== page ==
http://danvillesanramon.com/print/story/print/2009/07/24/motorists-and-cyclists-need-to-meet-in-the-middle


Danville Express

Perspective - July 24, 2009

Motorists and cyclists need to meet in the middle

While he could never be considered a Rhodes scholar, Rodney King uttered a phrase during the L.A. riots in 1992 that still holds true today: "Can we all get along?"

On June 26, Walnut Creek triathlete John Greaves was cycling along Camino Tassajara when he was struck from behind by an auto and killed. Since that time, forums and blogs have carried a rising tide of vitriol from both motorists and cyclists arguing over who has the "right" to the road.

The law states clearly that cyclists have the same rights on the road as motorists. A fact which can be frustrating when you're stuck driving 20 miles an hour in a no-passing zone. And even more so when the cyclist in question then shoots through a red light in flagrant violation of the law.

But that does not encompass the majority of cyclists. We have a huge cycling population in this area and in large part they do a good job of obeying the laws. On any given day you can see them pedaling along Danville Boulevard and most stop at the stop signs and signals.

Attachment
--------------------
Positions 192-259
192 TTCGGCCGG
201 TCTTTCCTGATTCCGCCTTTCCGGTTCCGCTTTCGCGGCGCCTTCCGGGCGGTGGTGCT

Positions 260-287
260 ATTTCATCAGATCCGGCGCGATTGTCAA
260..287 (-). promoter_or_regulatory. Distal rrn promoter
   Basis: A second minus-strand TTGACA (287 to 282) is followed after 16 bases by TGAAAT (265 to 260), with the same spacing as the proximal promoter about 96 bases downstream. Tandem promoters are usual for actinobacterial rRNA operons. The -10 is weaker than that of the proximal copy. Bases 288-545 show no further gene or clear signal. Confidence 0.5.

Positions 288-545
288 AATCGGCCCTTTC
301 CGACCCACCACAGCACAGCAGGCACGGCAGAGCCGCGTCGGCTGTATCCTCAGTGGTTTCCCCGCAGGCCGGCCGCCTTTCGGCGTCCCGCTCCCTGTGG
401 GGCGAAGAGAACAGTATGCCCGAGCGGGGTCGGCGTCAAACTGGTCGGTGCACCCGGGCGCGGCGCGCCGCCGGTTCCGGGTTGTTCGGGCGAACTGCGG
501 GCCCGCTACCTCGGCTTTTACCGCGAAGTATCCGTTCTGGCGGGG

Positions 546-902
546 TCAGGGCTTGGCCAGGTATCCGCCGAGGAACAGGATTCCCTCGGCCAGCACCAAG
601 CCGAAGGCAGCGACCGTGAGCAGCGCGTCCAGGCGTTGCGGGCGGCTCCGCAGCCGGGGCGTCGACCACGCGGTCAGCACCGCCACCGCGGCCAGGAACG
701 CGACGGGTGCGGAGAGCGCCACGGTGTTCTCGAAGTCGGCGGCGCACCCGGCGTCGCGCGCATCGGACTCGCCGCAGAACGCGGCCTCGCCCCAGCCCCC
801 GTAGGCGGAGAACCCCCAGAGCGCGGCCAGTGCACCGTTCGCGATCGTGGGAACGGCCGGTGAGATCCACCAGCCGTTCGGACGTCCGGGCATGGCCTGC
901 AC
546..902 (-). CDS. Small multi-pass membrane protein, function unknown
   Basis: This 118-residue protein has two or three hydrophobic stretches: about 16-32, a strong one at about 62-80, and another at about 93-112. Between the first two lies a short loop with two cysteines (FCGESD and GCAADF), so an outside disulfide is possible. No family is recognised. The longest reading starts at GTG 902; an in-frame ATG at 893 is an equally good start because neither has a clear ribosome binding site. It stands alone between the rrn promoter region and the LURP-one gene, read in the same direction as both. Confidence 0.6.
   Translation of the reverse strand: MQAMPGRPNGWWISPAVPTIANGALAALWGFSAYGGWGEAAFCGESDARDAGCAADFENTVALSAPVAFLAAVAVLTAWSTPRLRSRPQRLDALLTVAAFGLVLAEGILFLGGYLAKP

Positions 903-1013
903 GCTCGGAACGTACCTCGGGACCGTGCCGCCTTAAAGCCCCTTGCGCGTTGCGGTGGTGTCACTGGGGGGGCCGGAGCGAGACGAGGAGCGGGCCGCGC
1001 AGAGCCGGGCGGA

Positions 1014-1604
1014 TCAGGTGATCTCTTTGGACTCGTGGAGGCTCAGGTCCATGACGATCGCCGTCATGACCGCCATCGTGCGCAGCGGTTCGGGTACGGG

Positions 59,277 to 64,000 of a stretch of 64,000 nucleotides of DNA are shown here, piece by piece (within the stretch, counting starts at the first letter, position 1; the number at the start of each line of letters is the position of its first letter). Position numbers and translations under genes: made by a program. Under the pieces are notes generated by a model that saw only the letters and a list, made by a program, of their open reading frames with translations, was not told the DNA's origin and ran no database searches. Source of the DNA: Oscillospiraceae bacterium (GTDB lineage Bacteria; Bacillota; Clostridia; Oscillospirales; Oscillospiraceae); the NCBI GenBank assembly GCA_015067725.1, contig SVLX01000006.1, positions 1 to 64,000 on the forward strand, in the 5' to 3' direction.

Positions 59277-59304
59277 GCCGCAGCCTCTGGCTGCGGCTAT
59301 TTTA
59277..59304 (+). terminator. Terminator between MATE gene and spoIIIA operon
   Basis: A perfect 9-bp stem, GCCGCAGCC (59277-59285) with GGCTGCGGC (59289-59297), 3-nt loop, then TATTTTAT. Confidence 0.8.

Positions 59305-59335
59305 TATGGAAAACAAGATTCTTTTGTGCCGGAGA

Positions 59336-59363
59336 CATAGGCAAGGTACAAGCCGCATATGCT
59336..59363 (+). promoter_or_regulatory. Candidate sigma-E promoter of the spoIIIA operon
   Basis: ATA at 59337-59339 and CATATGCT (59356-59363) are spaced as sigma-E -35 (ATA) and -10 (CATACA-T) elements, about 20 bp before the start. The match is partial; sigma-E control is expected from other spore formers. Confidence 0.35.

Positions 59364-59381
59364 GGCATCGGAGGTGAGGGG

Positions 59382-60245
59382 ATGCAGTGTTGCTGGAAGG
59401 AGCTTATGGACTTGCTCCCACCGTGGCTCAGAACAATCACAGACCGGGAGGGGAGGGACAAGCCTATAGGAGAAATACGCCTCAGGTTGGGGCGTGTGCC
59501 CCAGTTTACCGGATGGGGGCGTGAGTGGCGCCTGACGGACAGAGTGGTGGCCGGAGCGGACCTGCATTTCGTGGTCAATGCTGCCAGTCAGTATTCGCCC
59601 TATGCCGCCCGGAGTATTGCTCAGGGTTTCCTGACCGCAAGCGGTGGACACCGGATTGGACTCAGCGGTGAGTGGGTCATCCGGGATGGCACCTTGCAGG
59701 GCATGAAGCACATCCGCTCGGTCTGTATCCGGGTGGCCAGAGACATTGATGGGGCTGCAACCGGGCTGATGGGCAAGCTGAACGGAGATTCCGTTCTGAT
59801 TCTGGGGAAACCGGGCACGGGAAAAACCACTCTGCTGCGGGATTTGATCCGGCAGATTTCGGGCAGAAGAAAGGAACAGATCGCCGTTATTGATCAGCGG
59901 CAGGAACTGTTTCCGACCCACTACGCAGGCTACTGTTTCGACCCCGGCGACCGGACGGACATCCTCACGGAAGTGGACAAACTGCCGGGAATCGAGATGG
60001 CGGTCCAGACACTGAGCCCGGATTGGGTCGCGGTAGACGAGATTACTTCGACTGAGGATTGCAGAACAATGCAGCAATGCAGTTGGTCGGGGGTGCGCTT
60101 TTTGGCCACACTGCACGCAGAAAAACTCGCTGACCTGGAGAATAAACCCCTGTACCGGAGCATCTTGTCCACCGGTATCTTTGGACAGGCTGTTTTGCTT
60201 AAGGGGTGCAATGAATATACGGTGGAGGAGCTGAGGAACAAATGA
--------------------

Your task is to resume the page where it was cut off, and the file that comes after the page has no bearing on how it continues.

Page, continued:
The argument has also been made that certain roads, like Camino Tassajara are unfit for bicycles due to the narrow lanes or lack of shoulders. Which many say also makes them unsafe as a commuter cut-off for those irritated with the slow-and-go on I-580.

Those same roads also give access to some of the best and most scenic cycling the area has to offer. Rather than try to make them off limits to cycling, perhaps Contra Costa County can look at widening the road and adding a bike lane, or the East Bay Regional Park District can examine how trails might be extended to give access to Mt. Diablo and the Morgan Territories without utilizing the disputed roadways.

Mostly though, what needs to happen is a shift in attitudes. The adversarial relationship needs to end between cyclists and motorists. A little empathy will go a long way to making the roads safer for everyone. Motorists need to consider that a rider going 20 mph is actually moving pretty fast and exercise some patience.

Cyclists, think about the cars stacked up behind you and how frustrated you'd feel if a group of pedestrians were walking in your lane and you were forced to slow or stop. It's all in your perspective. Those walkers probably feel they're moving along at a pretty good clip.

John Greaves died due to a tragic accident. Not because he put himself in harms way by riding on a dangerous road. All roads are dangerous if a driver loses control.

When you're out on the road think about the other vehicles and people around you. Not as obstacles slowing your progress and ticking you off, but as other human beings with lives and families, all of which can be lost in the blink of an eye.

Let's all try to get along.

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